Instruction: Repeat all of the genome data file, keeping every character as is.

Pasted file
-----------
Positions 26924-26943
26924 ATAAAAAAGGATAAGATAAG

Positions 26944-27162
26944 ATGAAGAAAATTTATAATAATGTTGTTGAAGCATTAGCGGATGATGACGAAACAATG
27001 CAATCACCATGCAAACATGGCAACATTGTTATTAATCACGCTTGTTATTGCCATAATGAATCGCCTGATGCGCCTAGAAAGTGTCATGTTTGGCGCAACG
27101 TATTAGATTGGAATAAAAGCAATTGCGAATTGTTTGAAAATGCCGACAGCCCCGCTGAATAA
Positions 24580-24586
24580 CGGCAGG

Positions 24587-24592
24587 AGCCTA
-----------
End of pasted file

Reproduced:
Positions 26924-26943
26924 ATAAAAAAGGATAAGATAAG

Positions 26944-27162
26944 ATGAAGAAAATTTATAATAATGTTGTTGAAGCATTAGCGGATGATGACGAAACAATG
27001 CAATCACCATGCAAACATGGCAACATTGTTATTAATCACGCTTGTTATTGCCATAATGAATCGCCTGATGCGCCTAGAAAGTGTCATGTTTGGCGCAACG
27101 TATTAGATTGGAATAAAAGCAATTGCGAATTGTTTGAAAATGCCGACAGCCCCGCTGAATAA
Positions 24580-24586
24580 CGGCAGG

Positions 24587-24592
24587 AGCCTA